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About Tatanium2012

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  • Biography
    I'm an artist with two years experience being apprenticed at a professional tattoo studio. I have progressed quickly in my craft but still have many things to learn and am always doing so.
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  • Interests
    I do pyrography, and am guilty on the geek side of gaming.
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  1. Brass Knuckle Tattoo Studio, in Celina Ohio, is looking for an experienced Artist. Street style busy studio in business for 5 years. Quality reputation and steady business. Requirements include a portfolio of your work and positive attitude. Egomaniacs need not apply.. If your interested and/or have any questions, Email us at brassknuckle13@gmail.com!
  2. Agreed. I'm curious on how the governor is going to go. By bullet or blade:eek:
  3. I predict Netflix's future to be flooded with "Netflix" tattoo photos that other people get. As well as other companies....could be bad.:eek::p
  4. I've smoked from 18-now 26, I tried that chantix combined with E-Cigarette, and was able to be smoke free for over five weeks until that one night at the local bar. alcohol combined with cigarettes has been proved to be my weakness for relapse. I plan on trying the method again soon, hopefully with more will when the occasional drink is poured.
  5. I'm seeing a lot good and bad points here. Apprenticeships is not only a vital learning stage under a good tattooer, meaning where you learn good habits instead of taking on bad, which is why a lot of good artists don't take on people who have attempted to self teach, or "scratch" out of the house and develop bad habits that's hard to break. But also apprenticeships help weed out those who won't put in the heart and sacrifice that's required of quality tattooists. Also on that note it helps to be friends, or known by their mentor, instead of being a stranger because they would be more convinced that a person isnt going to waste their time and take what they teach only to go scratch with it. So yes, as a young tattooer in the industry, apprenticeships, i feel, is vital to the continuation; progression, and keeping our history and respects alive in this grand industry of tattooing. And on a final note, with all the attention good tattooers get with tv and such, more people will understand the difference between quality and crap, and those nasty quality shops out there will become less and less and increase in being considered a "pop-up" studios. while more notable artist will take their place who had done right through an apprenticeship, or had enough natural ability to rise on their own. Which can happen too, but is still a long road to take over good apprenticeships.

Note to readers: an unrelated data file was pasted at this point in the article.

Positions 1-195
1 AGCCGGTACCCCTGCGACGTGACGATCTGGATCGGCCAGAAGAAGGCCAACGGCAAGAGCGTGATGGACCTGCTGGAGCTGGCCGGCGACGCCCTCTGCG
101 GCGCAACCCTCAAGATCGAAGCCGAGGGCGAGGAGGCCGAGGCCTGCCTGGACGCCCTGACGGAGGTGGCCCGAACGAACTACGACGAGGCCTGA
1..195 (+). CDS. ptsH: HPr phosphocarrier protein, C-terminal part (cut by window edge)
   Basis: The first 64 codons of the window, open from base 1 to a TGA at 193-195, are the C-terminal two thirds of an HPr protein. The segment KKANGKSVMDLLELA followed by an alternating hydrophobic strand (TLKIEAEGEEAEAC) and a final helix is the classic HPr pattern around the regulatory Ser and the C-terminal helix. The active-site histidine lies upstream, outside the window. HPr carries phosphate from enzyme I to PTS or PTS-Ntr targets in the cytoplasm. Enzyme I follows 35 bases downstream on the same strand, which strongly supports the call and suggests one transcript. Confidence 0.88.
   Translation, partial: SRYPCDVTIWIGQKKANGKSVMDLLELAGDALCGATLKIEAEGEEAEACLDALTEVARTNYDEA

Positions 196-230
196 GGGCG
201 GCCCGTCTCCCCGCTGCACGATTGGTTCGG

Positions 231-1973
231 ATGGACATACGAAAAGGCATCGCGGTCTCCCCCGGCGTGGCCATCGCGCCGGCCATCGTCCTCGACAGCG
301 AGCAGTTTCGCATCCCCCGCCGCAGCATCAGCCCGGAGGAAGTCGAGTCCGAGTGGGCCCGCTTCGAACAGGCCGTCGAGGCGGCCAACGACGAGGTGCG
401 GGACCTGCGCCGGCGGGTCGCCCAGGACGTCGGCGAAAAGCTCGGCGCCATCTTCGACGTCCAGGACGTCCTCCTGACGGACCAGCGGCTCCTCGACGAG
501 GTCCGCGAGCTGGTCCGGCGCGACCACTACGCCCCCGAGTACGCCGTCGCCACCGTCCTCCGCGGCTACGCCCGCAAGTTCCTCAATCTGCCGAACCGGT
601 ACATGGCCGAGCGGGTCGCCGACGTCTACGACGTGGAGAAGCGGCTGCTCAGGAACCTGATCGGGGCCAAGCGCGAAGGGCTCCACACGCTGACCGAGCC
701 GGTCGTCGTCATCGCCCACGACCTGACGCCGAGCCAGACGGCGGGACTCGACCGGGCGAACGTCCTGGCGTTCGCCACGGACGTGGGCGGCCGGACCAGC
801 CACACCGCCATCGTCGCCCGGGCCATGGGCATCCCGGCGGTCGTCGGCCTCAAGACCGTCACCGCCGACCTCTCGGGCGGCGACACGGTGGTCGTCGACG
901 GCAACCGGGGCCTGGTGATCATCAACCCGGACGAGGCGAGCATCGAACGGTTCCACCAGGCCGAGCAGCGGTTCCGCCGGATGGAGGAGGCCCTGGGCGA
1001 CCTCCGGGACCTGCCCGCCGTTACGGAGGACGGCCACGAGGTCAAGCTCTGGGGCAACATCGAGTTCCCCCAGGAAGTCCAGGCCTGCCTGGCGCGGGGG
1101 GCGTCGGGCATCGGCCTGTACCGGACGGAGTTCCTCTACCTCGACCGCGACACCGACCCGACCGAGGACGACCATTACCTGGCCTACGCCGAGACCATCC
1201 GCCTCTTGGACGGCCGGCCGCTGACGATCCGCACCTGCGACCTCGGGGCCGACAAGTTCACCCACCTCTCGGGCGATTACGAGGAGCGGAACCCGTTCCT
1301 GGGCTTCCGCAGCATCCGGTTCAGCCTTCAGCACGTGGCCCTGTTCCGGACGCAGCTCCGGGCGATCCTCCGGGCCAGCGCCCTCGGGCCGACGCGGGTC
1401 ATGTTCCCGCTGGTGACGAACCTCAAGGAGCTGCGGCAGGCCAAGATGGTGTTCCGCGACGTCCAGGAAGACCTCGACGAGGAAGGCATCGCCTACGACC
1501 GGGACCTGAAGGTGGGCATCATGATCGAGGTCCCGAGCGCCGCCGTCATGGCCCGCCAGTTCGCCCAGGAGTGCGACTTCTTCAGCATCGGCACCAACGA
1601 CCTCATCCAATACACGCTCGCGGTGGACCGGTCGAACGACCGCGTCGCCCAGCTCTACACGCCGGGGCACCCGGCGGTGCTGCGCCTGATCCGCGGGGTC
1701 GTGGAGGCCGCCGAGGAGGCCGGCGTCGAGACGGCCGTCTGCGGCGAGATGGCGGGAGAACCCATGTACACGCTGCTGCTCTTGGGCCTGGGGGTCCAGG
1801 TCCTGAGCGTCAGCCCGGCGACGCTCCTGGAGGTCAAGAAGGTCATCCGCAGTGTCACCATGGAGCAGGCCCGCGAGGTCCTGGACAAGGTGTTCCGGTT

6. In my experience, the reason most have issues with the more abused areas of skin, like elbows and heels, is because the body sheds and regenerates thicker more "callused" skin to compensate for such abuse. So basicly your tattoo will age more rapidly under thicker regenerating skin, while at the same time disappear in the cracks and crevises in the callused skin. Also on that note, palms and soles regenerate skin more rapidly as well hence ink also will age and fade away more rapidly all the same. Thats in most cases however, I've seen people who had no issues and ink age just the same in those areas, as other parts of the body.
  7. lmao, inkmasters is ok. But I referred to people recieving a tattoo, whom i didnt know personally, as "canvases" long before inkmasters aired. Thus never really giving second thought about the connection between the two until you were so kind to point that out.....
  8. wow, not only is it the worst i have ever seen but it takes up his whole upper arm and its backwards! i have to feel pity for the canvas, because its so bad in so many different ways.